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Caterpillar is 'really, really cheap,' but two traders warn that it may not be a good buy

Caterpillar: Traders break down Goldman Sachs' call for 20% upside

The bulls are out for Caterpillar, at least at Goldman Sachs.

Analysts at the firm upgraded the stock to "buy" on Thursday, citing an "attractive" risk-reward profile for shares of the industrial equipment giant and calling for as much as 20% upside with their $168 price target over the next 12 months. Caterpillar shares closed up less than one-tenth of 1% at $139.72 on Thursday.

Not everyone is as eager to buy into the bull thesis for this China-tied name, however.

"Caterpillar has just been an unloved stepchild of this stock market," Gina Sanchez, founder and CEO of Chantico Global, said Thursday on CNBC's "Trading Nation."

"Every time you got any bad trade news, any bad oil news, any bad anything, they got beat up. And I think Goldman was basically saying, 'Hey, now they're really, really, really, really cheap,'" Sanchez said. "So, you're really buying this as a value story. But going forward, they still have challenges."

The strategist pointed to two areas of the market that have been seeing outsized moves to the downside of late: oil and mining.

"It's been really hard to be energy and materials stocks right now. And if you look at the places Caterpillar is particularly exposed to, it's oil and mining," she said.

With the International Energy Agency expecting global oil demand to slow for the first time in a decade in the first quarter, and mining companies putting their equipment orders on hold because of an uncertain outlook, that doesn't exactly bode well for Caterpillar, Sanchez said.

Add in the questions still surrounding the U.S.-China trade negotiations, and potential tariffs could make things especially difficult, she warned.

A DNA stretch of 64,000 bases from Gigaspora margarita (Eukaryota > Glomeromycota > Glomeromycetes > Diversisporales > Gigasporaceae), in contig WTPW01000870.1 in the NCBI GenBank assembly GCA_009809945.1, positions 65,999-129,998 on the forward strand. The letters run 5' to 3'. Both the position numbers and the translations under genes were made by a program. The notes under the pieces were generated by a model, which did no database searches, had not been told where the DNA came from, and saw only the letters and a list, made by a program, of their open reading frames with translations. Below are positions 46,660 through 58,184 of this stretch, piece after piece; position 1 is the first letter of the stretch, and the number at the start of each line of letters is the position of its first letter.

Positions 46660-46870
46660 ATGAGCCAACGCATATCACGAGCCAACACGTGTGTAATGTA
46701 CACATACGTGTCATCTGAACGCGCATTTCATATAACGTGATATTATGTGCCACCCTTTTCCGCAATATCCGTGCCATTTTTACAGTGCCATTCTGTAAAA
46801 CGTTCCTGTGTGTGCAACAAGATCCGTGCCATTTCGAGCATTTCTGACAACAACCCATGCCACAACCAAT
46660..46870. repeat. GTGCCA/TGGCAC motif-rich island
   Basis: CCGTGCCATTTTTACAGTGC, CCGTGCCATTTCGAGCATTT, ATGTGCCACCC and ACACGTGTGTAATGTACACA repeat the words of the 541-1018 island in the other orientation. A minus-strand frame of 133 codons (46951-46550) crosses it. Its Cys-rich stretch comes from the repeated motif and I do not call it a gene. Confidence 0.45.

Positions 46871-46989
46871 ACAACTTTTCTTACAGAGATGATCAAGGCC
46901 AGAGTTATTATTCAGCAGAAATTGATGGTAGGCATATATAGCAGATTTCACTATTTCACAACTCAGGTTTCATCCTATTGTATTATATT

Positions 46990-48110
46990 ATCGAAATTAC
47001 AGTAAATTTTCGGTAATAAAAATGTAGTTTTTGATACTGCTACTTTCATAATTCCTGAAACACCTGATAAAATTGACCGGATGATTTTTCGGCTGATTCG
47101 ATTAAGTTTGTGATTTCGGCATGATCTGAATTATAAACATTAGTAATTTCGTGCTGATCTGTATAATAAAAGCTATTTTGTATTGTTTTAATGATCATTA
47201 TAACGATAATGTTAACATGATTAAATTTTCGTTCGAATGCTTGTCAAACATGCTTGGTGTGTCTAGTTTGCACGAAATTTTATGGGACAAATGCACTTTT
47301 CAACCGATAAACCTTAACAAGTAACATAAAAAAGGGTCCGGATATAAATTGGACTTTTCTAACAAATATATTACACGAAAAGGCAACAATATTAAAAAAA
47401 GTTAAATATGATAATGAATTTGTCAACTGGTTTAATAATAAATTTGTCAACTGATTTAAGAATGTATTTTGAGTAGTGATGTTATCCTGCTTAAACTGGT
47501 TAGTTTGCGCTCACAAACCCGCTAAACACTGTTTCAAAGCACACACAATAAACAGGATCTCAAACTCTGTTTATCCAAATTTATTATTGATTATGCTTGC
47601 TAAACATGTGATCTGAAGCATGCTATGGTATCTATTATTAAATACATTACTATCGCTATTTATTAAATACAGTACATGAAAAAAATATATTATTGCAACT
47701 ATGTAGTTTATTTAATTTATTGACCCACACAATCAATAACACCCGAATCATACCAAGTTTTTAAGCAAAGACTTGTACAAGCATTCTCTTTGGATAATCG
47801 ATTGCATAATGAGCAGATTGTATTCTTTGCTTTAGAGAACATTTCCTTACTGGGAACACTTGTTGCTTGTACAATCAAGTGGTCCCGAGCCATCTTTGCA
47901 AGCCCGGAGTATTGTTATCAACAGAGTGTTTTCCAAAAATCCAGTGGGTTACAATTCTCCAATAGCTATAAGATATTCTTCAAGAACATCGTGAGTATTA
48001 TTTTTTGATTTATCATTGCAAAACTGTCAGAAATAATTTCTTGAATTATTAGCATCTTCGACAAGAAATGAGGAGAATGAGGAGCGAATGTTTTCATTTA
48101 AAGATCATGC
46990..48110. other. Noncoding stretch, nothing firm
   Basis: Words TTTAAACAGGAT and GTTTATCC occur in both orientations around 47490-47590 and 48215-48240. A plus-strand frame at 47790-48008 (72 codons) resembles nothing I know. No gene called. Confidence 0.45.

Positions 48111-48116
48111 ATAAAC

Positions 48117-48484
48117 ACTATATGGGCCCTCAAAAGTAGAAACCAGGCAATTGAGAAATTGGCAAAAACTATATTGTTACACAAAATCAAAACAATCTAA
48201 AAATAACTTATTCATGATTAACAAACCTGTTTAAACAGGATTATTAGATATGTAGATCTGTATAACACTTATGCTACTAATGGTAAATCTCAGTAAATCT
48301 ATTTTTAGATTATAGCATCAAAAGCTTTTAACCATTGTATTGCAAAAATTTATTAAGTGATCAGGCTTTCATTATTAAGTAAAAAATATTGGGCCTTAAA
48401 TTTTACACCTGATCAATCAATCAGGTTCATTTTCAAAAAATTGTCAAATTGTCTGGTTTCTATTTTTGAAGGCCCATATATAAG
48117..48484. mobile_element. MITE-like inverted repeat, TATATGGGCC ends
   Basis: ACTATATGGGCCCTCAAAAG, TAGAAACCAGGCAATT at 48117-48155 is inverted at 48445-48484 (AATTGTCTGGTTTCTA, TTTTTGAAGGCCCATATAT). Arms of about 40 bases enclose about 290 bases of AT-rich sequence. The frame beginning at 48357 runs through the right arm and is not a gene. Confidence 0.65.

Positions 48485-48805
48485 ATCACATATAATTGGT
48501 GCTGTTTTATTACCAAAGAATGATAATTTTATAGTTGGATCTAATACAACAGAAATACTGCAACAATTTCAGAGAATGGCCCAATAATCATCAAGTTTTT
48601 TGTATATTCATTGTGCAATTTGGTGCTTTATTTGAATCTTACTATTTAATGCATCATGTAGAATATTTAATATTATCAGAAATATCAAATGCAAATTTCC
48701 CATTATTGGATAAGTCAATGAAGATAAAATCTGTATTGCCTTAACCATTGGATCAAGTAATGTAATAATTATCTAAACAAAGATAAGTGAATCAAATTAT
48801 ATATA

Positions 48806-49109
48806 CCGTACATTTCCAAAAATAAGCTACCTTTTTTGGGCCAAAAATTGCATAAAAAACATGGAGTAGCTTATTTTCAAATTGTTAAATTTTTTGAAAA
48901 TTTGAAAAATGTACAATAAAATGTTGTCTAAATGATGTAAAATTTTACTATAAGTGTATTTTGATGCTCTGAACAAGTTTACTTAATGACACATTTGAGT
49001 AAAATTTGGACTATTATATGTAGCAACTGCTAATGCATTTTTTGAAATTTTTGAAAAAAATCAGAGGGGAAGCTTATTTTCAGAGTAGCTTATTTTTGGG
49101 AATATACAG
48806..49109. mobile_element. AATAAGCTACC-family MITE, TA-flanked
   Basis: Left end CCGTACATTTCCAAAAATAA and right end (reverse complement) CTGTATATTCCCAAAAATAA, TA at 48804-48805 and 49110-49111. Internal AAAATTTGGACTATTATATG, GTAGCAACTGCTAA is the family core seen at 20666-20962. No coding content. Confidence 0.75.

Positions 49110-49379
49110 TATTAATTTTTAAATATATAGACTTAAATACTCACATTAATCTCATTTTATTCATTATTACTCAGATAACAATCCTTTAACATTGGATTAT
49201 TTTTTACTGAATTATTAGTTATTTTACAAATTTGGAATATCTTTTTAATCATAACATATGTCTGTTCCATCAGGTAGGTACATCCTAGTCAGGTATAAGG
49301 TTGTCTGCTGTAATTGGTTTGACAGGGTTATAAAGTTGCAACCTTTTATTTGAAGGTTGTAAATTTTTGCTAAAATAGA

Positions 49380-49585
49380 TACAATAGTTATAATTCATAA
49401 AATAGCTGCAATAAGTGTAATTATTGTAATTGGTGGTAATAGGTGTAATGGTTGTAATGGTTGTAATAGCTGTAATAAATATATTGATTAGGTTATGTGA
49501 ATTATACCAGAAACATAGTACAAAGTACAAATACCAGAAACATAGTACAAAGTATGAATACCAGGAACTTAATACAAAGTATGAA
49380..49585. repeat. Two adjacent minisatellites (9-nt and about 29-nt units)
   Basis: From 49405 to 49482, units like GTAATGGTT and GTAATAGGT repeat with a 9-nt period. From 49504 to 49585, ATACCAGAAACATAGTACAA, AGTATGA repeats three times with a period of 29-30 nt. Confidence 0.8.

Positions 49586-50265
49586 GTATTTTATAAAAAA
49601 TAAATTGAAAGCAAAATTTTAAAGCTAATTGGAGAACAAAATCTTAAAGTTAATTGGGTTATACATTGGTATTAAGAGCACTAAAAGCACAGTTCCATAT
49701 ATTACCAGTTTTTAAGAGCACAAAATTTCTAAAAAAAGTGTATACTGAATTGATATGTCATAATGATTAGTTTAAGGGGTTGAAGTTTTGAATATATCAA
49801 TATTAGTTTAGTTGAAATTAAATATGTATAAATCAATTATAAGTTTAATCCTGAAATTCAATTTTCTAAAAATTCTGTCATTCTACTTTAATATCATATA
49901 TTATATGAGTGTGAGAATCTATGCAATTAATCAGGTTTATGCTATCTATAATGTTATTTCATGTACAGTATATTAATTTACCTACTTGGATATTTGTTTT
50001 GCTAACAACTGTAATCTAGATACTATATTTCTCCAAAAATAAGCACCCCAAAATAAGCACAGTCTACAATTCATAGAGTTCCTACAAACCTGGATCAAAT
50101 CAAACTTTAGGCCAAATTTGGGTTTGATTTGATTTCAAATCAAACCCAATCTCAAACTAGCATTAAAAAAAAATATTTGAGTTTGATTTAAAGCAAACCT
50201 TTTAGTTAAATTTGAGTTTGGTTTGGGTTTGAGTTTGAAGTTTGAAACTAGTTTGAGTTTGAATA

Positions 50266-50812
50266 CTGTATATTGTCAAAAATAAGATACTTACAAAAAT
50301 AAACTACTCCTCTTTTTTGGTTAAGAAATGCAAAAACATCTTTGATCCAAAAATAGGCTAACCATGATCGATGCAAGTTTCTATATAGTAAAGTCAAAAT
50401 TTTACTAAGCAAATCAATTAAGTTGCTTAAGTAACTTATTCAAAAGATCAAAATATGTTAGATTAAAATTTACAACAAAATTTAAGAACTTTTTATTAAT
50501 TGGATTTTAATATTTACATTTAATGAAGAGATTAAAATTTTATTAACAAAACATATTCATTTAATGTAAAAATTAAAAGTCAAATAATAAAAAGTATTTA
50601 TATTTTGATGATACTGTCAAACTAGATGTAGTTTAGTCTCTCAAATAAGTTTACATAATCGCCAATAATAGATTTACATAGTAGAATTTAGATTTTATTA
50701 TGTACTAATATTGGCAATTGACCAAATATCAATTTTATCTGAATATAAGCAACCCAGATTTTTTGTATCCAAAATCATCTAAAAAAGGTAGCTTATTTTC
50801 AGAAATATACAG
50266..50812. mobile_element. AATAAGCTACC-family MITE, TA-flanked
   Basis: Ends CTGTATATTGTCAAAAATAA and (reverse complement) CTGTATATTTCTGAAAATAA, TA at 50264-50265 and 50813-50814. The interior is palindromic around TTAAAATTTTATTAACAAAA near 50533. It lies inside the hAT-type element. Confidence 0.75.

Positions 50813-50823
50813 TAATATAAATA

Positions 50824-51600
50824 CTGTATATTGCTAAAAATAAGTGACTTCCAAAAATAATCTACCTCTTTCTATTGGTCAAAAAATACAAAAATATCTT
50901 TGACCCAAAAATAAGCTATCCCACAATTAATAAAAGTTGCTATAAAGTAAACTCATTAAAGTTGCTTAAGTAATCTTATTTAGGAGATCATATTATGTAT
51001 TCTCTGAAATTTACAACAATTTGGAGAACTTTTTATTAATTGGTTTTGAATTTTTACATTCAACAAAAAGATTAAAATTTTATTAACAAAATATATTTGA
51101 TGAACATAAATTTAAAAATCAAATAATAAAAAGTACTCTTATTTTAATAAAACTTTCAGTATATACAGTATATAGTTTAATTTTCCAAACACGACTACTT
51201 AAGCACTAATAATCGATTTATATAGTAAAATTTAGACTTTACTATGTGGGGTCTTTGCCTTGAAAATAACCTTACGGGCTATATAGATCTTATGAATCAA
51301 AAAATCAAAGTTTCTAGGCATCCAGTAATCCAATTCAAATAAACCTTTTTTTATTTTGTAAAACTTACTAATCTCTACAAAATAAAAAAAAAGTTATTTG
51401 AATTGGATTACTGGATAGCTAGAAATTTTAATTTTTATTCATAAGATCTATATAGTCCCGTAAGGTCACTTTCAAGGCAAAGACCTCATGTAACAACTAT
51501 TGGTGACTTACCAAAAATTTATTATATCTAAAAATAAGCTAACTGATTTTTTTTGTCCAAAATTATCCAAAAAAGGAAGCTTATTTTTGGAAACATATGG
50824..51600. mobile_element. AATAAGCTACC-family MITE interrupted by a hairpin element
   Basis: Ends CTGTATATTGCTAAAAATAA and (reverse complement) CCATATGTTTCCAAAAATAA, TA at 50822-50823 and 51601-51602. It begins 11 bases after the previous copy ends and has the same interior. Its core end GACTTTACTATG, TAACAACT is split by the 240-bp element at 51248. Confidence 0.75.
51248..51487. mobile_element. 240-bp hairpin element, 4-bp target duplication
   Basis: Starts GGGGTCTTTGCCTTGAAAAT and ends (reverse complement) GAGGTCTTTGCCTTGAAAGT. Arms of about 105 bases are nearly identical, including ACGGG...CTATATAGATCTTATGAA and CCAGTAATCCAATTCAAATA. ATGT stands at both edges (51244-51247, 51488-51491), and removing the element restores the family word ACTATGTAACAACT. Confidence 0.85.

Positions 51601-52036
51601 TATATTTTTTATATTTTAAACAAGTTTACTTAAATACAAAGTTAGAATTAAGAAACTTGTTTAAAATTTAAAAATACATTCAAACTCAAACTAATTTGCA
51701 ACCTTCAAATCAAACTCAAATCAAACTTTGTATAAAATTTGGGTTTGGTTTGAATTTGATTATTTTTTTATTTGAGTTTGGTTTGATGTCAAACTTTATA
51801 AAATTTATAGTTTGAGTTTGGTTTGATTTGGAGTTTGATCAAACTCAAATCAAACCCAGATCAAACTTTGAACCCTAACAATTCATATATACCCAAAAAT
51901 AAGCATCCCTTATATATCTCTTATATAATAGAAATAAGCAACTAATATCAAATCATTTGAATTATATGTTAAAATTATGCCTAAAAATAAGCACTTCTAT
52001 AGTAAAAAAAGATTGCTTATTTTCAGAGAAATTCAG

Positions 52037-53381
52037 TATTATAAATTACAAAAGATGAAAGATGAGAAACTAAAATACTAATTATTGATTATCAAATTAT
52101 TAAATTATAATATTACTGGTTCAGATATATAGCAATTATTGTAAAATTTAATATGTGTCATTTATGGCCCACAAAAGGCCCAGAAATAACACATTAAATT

"If you were to ... buy into this Goldman call, you have to believe that something else is going to catalyze this stock," she said. "We're not seeing that in the mining sector, we're not seeing that in the underlying commodities prices, and we're certainly not seeing it in energy or oil demand."

"So, I'm not sure that it's going to be a fun hold, but I think, in the long term, it's very cheap," Sanchez said.

Todd Gordon, managing director at Ascent Wealth Partners, said in the same "Trading Nation" interview that the caution was "absolutely warranted."

"We've fallen into a big period of consolidation," he said of Caterpillar and the exchange-traded fund tracking China's largest companies, the iShares China Large-Cap ETF (FXI). "There's no real progress here on that chart."

To make matters worse, Caterpillar has also been underperforming its own sector, Gordon said, with the stock's relative ratio to the Industrial Select Sector SPDR Fund (XLI) also on the decline.

"For now, this is dead money," Gordon said. "I appreciate Goldman's call. But from an opportunity cost, there's other places to put your money right now [where] you're seeing much better performance. So, until these ranges break, OK, then we'll talk. But, otherwise, stay away."

Caterpillar is down about 5% year to date.